Organization: Society for Mining, Metallurgy & Exploration

Pages: 4

Publication Date:
Jan 1, 1988

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Abstract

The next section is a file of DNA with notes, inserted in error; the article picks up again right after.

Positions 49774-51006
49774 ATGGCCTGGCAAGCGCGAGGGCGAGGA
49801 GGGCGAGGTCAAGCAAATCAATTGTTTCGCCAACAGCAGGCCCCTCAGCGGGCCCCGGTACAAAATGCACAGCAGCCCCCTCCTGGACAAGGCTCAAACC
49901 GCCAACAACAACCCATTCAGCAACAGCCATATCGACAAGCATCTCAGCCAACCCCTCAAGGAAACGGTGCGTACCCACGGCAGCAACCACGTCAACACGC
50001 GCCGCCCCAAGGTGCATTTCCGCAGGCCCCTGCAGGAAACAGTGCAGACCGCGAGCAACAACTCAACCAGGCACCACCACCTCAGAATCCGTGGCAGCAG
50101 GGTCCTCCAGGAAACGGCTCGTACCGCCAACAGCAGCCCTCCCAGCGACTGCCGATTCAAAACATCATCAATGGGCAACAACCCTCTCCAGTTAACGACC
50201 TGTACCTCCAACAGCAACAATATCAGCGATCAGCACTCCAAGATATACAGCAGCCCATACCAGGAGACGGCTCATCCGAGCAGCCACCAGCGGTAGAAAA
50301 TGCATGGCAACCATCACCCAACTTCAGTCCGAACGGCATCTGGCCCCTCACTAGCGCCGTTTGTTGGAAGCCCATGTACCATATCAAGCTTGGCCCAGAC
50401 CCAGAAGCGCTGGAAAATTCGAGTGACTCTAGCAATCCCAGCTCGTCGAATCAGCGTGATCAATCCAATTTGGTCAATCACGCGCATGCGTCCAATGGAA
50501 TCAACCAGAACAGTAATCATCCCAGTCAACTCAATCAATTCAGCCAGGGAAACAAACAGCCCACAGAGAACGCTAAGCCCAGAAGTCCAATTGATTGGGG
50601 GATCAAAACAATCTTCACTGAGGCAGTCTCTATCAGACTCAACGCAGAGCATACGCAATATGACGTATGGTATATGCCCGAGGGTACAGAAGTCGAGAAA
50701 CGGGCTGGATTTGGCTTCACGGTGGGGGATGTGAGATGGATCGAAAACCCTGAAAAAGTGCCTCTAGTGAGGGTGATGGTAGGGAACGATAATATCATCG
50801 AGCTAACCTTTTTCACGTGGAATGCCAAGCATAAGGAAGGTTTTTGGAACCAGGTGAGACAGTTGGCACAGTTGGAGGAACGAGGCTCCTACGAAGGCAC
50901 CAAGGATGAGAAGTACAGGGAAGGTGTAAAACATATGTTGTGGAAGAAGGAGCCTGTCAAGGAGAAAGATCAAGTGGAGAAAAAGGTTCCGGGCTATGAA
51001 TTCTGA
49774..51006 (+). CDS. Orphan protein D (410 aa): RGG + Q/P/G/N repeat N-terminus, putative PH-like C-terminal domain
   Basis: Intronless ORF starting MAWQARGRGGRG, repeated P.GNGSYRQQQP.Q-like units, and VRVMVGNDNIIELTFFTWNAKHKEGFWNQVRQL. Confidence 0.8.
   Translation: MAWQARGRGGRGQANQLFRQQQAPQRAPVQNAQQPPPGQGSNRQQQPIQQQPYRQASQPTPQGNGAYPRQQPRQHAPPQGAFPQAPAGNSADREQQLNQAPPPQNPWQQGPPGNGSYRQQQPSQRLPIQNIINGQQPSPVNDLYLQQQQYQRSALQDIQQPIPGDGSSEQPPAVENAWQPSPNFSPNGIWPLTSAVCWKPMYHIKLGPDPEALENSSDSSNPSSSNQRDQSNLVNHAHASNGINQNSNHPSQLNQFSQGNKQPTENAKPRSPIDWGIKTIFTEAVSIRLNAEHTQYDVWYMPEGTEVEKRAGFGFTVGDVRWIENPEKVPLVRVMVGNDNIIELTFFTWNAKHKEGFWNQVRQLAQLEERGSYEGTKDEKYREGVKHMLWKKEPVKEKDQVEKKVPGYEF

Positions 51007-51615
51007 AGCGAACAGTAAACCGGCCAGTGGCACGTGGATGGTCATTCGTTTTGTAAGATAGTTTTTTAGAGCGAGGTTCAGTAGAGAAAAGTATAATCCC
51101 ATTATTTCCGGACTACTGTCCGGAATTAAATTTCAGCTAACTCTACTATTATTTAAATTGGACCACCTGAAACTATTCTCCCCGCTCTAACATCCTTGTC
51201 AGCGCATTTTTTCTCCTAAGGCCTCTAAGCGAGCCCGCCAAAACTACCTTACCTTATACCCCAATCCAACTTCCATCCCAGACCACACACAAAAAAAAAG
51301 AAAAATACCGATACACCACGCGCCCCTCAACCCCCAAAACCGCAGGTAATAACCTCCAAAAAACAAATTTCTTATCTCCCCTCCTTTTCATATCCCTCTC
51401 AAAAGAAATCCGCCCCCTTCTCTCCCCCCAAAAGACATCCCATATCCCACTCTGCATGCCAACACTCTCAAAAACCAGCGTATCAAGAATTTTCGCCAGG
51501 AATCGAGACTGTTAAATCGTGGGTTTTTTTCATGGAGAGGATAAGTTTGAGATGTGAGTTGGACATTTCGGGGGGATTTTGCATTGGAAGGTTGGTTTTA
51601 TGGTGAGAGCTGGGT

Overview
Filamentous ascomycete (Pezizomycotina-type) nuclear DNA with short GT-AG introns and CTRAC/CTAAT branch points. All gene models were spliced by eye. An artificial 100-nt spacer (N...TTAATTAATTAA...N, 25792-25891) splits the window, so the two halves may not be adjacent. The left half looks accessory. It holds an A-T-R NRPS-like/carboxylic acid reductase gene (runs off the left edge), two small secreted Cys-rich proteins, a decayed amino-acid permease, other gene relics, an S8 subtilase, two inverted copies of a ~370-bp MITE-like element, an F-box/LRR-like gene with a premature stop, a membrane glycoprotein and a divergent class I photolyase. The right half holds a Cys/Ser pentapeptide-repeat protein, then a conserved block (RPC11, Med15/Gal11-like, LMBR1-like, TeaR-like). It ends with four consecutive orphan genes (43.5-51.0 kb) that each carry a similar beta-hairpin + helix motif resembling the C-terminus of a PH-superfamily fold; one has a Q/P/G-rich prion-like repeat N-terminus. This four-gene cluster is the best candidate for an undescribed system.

Introduction Ventilation engineers have always felt somewhat uneasy when, in the normal course of their work, they are forced to consider the flow in any mine entry as "wholly rough." Under such conditions in pipes, friction factor is no longer a function of Reynolds' number. This assumption serves to simplify the problem and overcome an evident lack of information concerning the variability of K-factors. During the summer of 1985, a unique opportunity to investigate the reaction of friction factor to changing flow rates presented itself. A Utah coal mine was temporarily directing a substantial airflow through a single entry. By regulating the quantity, it would be possible to obtain a wide range of Reynolds' numbers in an entry composed of two distinct coal thicknesses. This paper describes the conducted study. The theory covering basic fluid flows in pipes that led to the questioning of constant K-factor is presented first. Experimental procedures are then described, including the use of a view camera in determining entry area and perimeter. Finally, a discussion of the observed variations in friction factor versus Reynolds' number is given. Changes of 34% and 45% in K-factor were seen in this study for the two entry heights. The implications of ignoring the relationship in this case and a call for an expanded research effort are also presented. Theory Since a gas is a fluid, the general principles of fluid mechanics are equally applicable to airflow in a mine entry as they are to the flow of water in a pipe. The Darcy equation is, therefore, equally applicable to pressure drop calculations in both situations. This famous formula was originally derived for use in circular cross sections and may be modified for any other shape by the use of hydraulic radius (defined as the area divided by the "wetted" perimeter). The Darcy equation relates the physical parameters of the pipe (diameter, length, and resistance to flow) and fluid velocity to the energy needed to create the flow. A study by Nikuradse (1933) brought to light the suspected dependency of the friction factor term in the Darcy equation upon Reynolds' number. By performing a large number of laboratory experiments, he established some basic concepts upon which other researchers built. Chief among these contributors was Colebrook (1939). Using commercial-grade pipe, he established an empirical relationship between Darcy's friction factor and Reynolds' number that is still in use today. If Colebrook's system of equations is plotted on log-log paper (as was done by Moody, 1944), the curves have some very distinct features. Of importance to the subject at hand is the relative response of friction factor to Reynolds' number at a given relative roughness. Simply stated, a pipe can appear to be either smooth or rough, depending on the flow conditions. As the Reynolds' number increases, the friction factor decreases at a decreasing rate until it becomes nearly a constant value. At this point, the flow is said to be "wholly rough." It is upon this condition that many traditional ventilation solution methods depend. For calculating pressure drops in a mine entry, Atkinson's equation is much more popular than the Darcy equation. Both of these formulas describe the same phenomenon and so have similar forms and functions. The K-factor in the Atkinson equation is equivalent to the Darcy friction factor and can be related by simply changing units, equating the pressure drops, and canceling like terms. A generalized form of this relationship is presented below as equation 1. K = yf/28,800g = [q]f/28,800 (1) where K is Atkinson's friction factor in kg/m3 (lb - min2/ft4), Y is the specific volume in Nt/m3 (lb per cu ft), p is the fluid density in kg/m3 (slugs per cu ft), g is the acceleration due to gravity (9.8 m/s2 or 32.2 fpsz), and f is Darcy's friction factor, which is unitless. The objective behind Eq. 1 is to show the strong correlation between K and f. Since these two quantities differ only by a constant (q]/28,000), the assumed independence of K-factor and Reynolds' number is suspect in light of the known response of f. Unfortunately, the formulation does not provide information concerning the actual relationship, as entry geometry likely plays a major role in the response curve. Only an indirect indication that such a relationship might exist is provided. Previous work on this subject was performed by Thomas Falkie (1958). The study involved a laboratory model composed of sections of straight, steel duct and a range of Reynolds' numbers from 15,610 to 137,200. Results from this work show a variation in friction factor with Reynolds' number in much the same way as it was found to vary in pipes. Over the range of velocities examined, a decrease of approximately 38% in K-factor was observed. This previous experience provides additional incentives to investigate the phenomenon under field conditions. Past model studies done at the University of Utah by Ozukurt (1945), Biron (1944), and Greenhalgh (1942) present similar evidence of this variability. More recently, Kharkar's (1974) study of coal mine friction factors contains similar indications that K-factor is not constant in all situations. Taken together, the data |

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